Non-alcoholic fatty liver disease (NAFLD) is one of the most common liver conditions in the United States, affecting 30 percent of the population, and increasing — and likely to catch up in prevalence with obesity and diabetes. In NAFLD, fat content of the liver is elevated to 6 percent or more in people who drink in moderation or not at all. Patients will first present with elevated liver enzyme values in blood tests, but then an imaging test or tissue biopsy may be ordered to evaluate the extent of the damage. NAFLD is mostly asymptomatic and is variable in severity; a majority of those afflicted do not need drug treatments. However, NAFLD is thought to be a preliminary condition that can eventually progress to severe manifestations, such as cirrhosis, hepatocellular carcinoma, and end stage liver failure.
At Emory, Frank Anania, director of the Department of Medicineâ€™s Division of Digestive Diseases, and his colleagues are developing a tool to treat liver disease. A recent publication in the FASEB Journal describes their investigation into the potential for the hormone adiponectin to modulate liver fibrosis.
Adiponectin is produced by adipose tissue, but is known to decrease in overweight people with metabolic disease. Research by others indicates that it may prevent heart and kidney fibrosis. The Emory teamâ€™s studies were conducted to determine if adiponectin could also reduce liver fibrosis.
In the fatty liver, disease begins with inflammation and scarring, potentially brought on by viral infection or toxins. Hepatic stellate cells, which play a key role in the development of fibrosis, become activated and secrete extracellular matrix proteins such as collagen that harden the tissue to facilitate the healing process. This process, can be reversed by the activity of metalloproteinases that break down collagen fibers. But it can also progressively worsen to the point of portal vein hypertension, in which the liverâ€™s blood supply becomes slowed or blocked and the organ becomes dysfunctional.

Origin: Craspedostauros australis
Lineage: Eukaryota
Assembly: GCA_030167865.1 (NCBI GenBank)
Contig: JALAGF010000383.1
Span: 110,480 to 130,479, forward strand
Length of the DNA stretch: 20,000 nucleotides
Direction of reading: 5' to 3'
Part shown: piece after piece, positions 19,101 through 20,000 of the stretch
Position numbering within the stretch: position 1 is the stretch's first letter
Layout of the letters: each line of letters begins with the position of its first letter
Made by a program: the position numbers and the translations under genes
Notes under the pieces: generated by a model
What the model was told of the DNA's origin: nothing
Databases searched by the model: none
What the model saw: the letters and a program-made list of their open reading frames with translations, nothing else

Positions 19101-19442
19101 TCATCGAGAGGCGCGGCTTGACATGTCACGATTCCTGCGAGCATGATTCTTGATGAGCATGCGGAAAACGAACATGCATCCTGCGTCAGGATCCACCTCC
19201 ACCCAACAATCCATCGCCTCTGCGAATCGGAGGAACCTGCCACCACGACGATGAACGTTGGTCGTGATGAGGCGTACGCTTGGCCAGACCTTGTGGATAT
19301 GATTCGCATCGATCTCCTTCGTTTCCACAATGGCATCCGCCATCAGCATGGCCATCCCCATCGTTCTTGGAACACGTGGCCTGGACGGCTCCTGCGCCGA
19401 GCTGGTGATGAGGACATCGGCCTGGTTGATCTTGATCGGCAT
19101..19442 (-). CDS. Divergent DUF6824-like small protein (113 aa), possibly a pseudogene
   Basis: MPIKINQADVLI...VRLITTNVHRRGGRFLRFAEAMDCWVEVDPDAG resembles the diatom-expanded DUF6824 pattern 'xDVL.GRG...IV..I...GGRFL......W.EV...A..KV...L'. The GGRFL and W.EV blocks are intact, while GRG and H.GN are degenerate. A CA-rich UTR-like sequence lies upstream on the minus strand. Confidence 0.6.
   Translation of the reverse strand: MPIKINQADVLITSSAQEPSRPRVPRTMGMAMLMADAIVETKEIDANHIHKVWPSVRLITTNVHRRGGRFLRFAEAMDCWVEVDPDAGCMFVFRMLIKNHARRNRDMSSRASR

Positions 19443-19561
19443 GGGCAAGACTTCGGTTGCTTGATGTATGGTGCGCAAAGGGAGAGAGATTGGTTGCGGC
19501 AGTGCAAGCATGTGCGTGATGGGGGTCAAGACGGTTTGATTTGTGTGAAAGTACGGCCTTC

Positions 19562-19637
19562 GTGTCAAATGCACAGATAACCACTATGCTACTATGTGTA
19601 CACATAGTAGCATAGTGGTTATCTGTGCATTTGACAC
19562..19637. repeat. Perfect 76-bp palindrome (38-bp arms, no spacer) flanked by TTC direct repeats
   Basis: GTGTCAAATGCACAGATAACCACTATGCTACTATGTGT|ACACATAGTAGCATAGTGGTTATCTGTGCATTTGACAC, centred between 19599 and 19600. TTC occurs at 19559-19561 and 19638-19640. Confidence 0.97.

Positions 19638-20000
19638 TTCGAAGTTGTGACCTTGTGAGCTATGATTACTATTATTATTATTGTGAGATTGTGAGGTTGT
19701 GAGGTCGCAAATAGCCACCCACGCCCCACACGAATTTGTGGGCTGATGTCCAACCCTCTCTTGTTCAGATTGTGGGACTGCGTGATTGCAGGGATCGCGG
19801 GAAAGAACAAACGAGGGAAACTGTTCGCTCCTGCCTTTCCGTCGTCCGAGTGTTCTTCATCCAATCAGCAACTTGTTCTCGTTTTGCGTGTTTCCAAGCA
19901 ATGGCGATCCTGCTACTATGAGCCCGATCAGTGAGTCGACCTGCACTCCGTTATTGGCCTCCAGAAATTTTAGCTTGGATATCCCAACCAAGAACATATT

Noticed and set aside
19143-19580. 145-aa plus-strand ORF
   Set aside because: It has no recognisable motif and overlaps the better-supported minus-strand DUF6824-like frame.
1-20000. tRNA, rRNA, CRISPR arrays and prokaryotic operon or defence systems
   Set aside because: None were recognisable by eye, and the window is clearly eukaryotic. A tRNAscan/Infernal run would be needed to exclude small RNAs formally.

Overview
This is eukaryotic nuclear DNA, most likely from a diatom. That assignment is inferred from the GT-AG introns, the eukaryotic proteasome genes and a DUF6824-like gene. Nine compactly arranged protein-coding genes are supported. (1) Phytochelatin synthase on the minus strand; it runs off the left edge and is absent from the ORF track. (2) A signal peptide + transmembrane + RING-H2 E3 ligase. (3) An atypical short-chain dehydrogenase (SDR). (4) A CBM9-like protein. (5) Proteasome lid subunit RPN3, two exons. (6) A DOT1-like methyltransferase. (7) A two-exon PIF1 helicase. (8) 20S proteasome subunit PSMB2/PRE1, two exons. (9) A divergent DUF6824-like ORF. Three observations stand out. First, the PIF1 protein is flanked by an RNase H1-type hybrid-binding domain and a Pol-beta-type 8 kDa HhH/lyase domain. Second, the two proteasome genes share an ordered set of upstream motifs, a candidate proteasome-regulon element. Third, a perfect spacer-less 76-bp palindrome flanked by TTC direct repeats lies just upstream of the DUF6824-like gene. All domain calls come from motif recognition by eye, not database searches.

In the FASEB Journal paper, the authors evaluated how liver disease progresses in adiponectin knock out, carbon tetrachloride fed mice. Reduced disease severity was seen in mice that were rescued with adiponectin. They also examined the chemical signaling pathways in hepatic stellate cells,. These cells are known to interact with adiponectin by either of two receptor proteins, adipoR1 and adipoR2. Their experiments suggest that adiponectin can bind AdipoR1, and via a special cytoplasmic adaptor protein (APPL1), block the activation of stellate cells and deposition of collagen.
In one of their experiments, they examined the functioning of a recently developed drug candidate, adiponectin-like peptide, ADP355. Their work showed it could prevent activation of focal adhesion kinase 1 (FAK1), a key step preceding the activation of hepatic stellate cells, indicating ADP355 has the potential to halt collagen secretion and slow the progression of liver disease.
Adiponectin, is a high molecular weight hormone that is difficult to manufacture, and thus thought not to be an ideal drug candidate. The ADP355 peptide conveys adiponectin-like properties and is easy to synthesize. Research on this front is in the beginning stages of testing and has not entered the clinic for human research trials. Several number of drugs are now being evaluated for treatment of fibrosis. If successful, ADP355 may rival one of these candidates currently in clinical trials:
IDN-6556: caspase inhibitor
GR-MD-02: galectin 3 antagonist
ND-L02-sO201: siRNA of SERPINH
Losartan: angiotension receptor blocker
LDE225: hedgehog inhibitor
Aramchol: bile acid conjugate that affects fatty acid metabolism